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Why are blueprints blue?

Engineers and architects use blueprints to illustrate project plans. But why are they always blue? See more architecture pictures.
Milos Jokic/Stockbyte/Getty Images

If you have a blueprint for success, you're not alone. At least when it comes to the "blueprint" part. The word "blueprint" has become part of a global lexicon used to symbolize a plan, strategy or framework. But what is a blueprint, really?

At its most basic, a blueprint is a reproduction of an image that already exists. Engineers or architects use these large-format prints to illustrate project plans using white lines and text on a backdrop of blue. And it's not just because they happen to really, really like blue.

A blueprint's signature hue is tied to a chemical process. In 1842, an English photographer, chemist and astronomer named John Herschel discovered that combining ferric ammonium citrate and potassium ferricyanide created a chemical reaction and a compound called blue ferric ferrocyanide (or Prussian blue). This photosensitive solution could be used to reproduce documents in a process similar to developing a photograph from a negative.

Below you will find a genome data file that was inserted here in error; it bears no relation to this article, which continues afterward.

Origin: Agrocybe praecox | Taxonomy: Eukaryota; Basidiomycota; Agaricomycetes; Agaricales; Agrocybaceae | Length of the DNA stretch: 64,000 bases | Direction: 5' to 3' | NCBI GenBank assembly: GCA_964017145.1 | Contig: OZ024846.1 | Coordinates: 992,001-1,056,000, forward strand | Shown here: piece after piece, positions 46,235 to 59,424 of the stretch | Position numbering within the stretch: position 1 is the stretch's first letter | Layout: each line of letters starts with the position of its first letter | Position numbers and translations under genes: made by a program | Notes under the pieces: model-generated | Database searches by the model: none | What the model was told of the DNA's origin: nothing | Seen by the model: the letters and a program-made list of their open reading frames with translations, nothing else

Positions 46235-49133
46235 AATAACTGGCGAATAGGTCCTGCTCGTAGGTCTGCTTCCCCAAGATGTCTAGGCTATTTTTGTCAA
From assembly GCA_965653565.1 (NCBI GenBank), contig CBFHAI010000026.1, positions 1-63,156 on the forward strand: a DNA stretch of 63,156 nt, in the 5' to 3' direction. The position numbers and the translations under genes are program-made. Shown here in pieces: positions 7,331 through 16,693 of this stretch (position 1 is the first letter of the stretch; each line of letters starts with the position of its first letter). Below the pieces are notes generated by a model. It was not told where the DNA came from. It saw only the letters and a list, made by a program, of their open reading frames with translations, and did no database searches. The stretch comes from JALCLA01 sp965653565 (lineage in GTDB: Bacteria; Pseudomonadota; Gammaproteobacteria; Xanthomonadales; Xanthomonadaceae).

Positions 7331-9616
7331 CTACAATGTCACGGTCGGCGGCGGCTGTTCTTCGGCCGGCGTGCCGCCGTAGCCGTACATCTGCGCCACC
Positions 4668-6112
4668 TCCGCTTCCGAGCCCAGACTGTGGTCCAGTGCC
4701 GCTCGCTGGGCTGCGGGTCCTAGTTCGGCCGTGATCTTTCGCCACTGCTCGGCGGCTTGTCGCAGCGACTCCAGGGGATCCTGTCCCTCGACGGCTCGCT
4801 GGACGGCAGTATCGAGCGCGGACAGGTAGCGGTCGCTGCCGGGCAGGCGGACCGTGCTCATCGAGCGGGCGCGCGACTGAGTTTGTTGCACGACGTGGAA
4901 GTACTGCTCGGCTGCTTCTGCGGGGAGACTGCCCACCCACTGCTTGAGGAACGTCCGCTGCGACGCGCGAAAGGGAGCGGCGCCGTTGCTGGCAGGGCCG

The process, called cyanotype, was adopted by early photographers and led to the first book illustrated by photography and then became the darling of architects and engineers. Here's how it works: First, you create a drawing and transfer it to vellum paper or tracing cloth, both of which are so thin they are practically see-through. Then, you saturate a piece of regular paper with an ammonium potassium mixture and let it dry. Place the drawing atop the paper coated in the chemical solution, expose the papers to a bright light and wait for a chemical reaction to take place. Within a matter of minutes, the chemical-coated paper will be transformed into blue ferric ferrocyanide -- with one important exception.

Wherever the light can't shine through the top paper (because of the lines from the original drawing), the blueprinting paper remains white. After rinsing the paper in cold water to halt the chemical reaction and allowing the paper to dry in the dark, you're left with a nearly identical duplicate of the original drawing. The reproduction is a negative image that appears white against a background turned a specific shade of indigo by the reaction of the chemical compound. Although the process requires several steps, it became a big hit with the pre-computer crowd of the 19th and 20th centuries; it was still faster and cheaper than creating large-scale drawings by hand [sources: Pendle, Soniak].